Each summer, we designate a race in July to be sailed by a crew member, not the boat’s regular skipper, and not someone who has won a race the previous year. This year the Joseph Crosby Crew Trophy was won by Chris Greeley at the helm of Timmy Dittrich’s Sagacious.
On a lighter note is the “Damned if you Do…” trophy. Each year there is a crew member who tries too hard to please his skipper and leads to disaster. Gary Bonhiver took this year’s “honors” in recognition of falling overboard, not once, but twice in the heat of combat.
The fleet honors the Wales Brothers, Jon and Steve, whose skill around the course and in the Worlds drove their competitors crazy trying to beat them. Those who couldn’t do so presented a perpetual trophy for the four race Labor Day series which is scored without throw-outs. Fleet Captain Herb Motley’s Kungsornen team climbed steadily up the finish order during the season and finally achieved not one, but two bullets on the Saturday. Weather prevented racing on the Sunday, so Kungsornen smiled broadly and secured the Chelsea Barometer trophy for the year.
John O’Day was a dedicated crew member who would commute from Framingham early each Saturday morning to prepare the boat for racing ahead of her skipper’s arrival each week. When said skippers realized that he had been keeping the boat afloat by pumping each morning, they honored John with a half model trophy to honor the top crew member of the year. Charlie Richter has been a regular crew with Bill Widnall’s Javelin team, both in Marblehead and in many World Championships. He was presented with this prestigious trophy in absentia.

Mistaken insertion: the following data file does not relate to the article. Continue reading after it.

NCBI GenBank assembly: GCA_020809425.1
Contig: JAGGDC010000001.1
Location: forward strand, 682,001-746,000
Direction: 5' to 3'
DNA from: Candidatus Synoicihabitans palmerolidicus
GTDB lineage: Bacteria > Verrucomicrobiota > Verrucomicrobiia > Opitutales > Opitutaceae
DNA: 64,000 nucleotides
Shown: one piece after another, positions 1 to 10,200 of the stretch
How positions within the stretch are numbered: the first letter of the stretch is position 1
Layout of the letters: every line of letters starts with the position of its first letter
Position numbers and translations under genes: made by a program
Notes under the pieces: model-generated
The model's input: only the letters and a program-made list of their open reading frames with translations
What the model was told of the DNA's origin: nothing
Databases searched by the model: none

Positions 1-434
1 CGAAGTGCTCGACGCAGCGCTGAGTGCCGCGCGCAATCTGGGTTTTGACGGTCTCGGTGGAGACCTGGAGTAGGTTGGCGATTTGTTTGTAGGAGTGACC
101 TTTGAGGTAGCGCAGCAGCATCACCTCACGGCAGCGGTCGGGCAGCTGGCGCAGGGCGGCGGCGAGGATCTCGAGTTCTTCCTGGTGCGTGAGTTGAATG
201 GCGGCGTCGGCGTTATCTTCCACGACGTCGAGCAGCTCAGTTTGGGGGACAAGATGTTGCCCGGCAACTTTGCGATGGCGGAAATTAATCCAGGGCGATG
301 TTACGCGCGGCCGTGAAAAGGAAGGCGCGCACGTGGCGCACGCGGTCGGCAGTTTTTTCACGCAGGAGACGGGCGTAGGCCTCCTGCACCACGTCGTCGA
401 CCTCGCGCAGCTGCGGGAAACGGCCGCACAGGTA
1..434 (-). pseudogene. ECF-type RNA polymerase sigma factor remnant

And speaking of Javelin, we have mentioned that Bill led most of us through most of the summer, when he was here. Once again, his team won the Rowen Bowl as season champion. A random question raised during the presentation led us to look at the trophy to discover he had first won it in 1966! While many others have also put their names on the Bowl, this season marked the 50th Anniversary of his first win. Combined with his regular participation in the Class’ World Championship leading to ten victories for the Bjarne Aas Trophy, we celebrate his long pattern of excellence in our sport!
Looking forward to 2017, we anticipate that Bill Widnall (once again) and Ian and Rachel Morrison will represent the Marblehead Fleet at the Worlds in Northeast Harbor, ME in August. Hannah Vincent will go to the spring Bermuda Race Week.
Herb Motley will attend the Nantucket Invitational Regatta in June, and Timmy Dittrich will carry the flag at the North American Invitational Regatta at Fishers Island.
The International One Design Class is that rarity, a classic boat worthy of the term, with an 80-year history of continuous racing in 12 fleets around the world. This fact was recognized again by World Sailing, the governing body of the sport during 2016. Racing is very competitive in each fleet leading up to the annual World Championship and other regattas which are hosted among the fleets on a rotating basis. Teams compete in boats loaned by the host fleet and rotate boats during the event to ensure fair sailing. Each fleet purchases one sail each year, which makes the fleet even, and scores are based only on the skills of the skipper and crew. This is truly Corinthian sport.